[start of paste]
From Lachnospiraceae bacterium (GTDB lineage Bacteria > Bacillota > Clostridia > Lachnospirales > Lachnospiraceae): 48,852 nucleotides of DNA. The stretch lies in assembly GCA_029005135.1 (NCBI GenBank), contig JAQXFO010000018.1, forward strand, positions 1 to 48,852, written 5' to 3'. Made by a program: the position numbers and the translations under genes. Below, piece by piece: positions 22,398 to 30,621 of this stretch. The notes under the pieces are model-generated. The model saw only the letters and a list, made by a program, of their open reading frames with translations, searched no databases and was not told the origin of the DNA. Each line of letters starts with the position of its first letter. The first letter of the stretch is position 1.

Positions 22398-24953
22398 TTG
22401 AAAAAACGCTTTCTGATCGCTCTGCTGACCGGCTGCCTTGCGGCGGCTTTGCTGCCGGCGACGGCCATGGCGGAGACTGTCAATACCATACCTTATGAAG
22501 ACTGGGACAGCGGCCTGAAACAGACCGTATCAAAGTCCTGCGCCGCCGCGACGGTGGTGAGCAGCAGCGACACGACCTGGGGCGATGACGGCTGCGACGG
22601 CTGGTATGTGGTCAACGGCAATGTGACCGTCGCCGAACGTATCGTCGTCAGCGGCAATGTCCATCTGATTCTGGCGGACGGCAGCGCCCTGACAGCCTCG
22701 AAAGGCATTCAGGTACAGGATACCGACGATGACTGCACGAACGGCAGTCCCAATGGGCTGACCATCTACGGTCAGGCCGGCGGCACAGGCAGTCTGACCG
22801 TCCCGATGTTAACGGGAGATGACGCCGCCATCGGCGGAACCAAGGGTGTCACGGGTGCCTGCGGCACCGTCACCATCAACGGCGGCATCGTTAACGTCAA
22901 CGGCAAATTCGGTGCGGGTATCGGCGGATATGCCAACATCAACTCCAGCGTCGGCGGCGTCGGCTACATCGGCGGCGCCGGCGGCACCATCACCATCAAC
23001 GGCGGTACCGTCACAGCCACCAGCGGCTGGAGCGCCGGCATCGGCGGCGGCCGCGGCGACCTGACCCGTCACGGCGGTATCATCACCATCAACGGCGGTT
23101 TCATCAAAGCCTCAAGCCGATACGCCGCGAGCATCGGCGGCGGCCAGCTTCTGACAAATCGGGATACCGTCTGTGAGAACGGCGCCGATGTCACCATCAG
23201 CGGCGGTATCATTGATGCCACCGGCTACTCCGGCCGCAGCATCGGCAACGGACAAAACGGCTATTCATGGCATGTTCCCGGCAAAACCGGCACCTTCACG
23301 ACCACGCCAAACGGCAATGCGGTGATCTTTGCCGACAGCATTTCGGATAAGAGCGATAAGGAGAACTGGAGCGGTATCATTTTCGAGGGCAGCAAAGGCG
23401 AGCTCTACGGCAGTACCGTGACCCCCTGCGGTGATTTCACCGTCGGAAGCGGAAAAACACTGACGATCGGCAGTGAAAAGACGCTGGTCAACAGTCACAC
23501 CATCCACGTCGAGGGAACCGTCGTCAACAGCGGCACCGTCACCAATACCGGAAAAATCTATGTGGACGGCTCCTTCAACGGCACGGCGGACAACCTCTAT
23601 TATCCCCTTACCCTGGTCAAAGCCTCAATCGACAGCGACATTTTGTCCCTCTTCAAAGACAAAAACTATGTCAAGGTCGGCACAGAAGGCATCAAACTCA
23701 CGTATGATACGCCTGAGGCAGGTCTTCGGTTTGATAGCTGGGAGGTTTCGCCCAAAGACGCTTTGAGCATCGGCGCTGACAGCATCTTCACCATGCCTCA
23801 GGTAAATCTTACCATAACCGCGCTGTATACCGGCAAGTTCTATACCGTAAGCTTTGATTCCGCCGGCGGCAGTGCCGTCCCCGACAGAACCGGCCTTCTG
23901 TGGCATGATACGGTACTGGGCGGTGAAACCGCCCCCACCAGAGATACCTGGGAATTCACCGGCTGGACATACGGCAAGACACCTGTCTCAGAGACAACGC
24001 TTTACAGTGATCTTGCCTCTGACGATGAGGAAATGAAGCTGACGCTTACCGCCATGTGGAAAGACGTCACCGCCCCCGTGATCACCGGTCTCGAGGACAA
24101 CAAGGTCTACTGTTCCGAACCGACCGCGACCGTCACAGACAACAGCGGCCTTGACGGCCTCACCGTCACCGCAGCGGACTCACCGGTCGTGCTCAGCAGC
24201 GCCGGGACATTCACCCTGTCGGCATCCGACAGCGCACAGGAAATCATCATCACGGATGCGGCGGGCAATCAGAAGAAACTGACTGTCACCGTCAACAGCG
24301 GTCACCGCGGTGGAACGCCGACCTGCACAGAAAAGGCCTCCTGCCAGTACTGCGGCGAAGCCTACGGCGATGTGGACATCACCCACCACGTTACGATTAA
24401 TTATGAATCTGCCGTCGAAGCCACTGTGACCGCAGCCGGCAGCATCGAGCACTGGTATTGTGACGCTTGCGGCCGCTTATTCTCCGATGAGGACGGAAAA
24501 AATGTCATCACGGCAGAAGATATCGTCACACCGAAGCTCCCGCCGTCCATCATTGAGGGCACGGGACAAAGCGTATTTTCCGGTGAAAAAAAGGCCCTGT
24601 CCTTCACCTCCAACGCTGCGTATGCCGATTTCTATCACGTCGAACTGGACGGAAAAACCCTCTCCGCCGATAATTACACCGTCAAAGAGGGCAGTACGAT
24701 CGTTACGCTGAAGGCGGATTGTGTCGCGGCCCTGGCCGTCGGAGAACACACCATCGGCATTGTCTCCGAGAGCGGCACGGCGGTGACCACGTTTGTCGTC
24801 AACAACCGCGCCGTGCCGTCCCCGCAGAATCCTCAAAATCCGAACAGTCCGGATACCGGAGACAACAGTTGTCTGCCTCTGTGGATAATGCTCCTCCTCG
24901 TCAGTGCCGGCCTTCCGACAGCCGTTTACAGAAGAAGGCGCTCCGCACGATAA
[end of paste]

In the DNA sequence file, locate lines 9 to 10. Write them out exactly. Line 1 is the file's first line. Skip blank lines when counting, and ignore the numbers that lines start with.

22901 CGGCAAATTCGGTGCGGGTATCGGCGGATATGCCAACATCAACTCCAGCGTCGGCGGCGTCGGCTACATCGGCGGCGCCGGCGGCACCATCACCATCAAC
23001 GGCGGTACCGTCACAGCCACCAGCGGCTGGAGCGCCGGCATCGGCGGCGGCCGCGGCGACCTGACCCGTCACGGCGGTATCATCACCATCAACGGCGGTT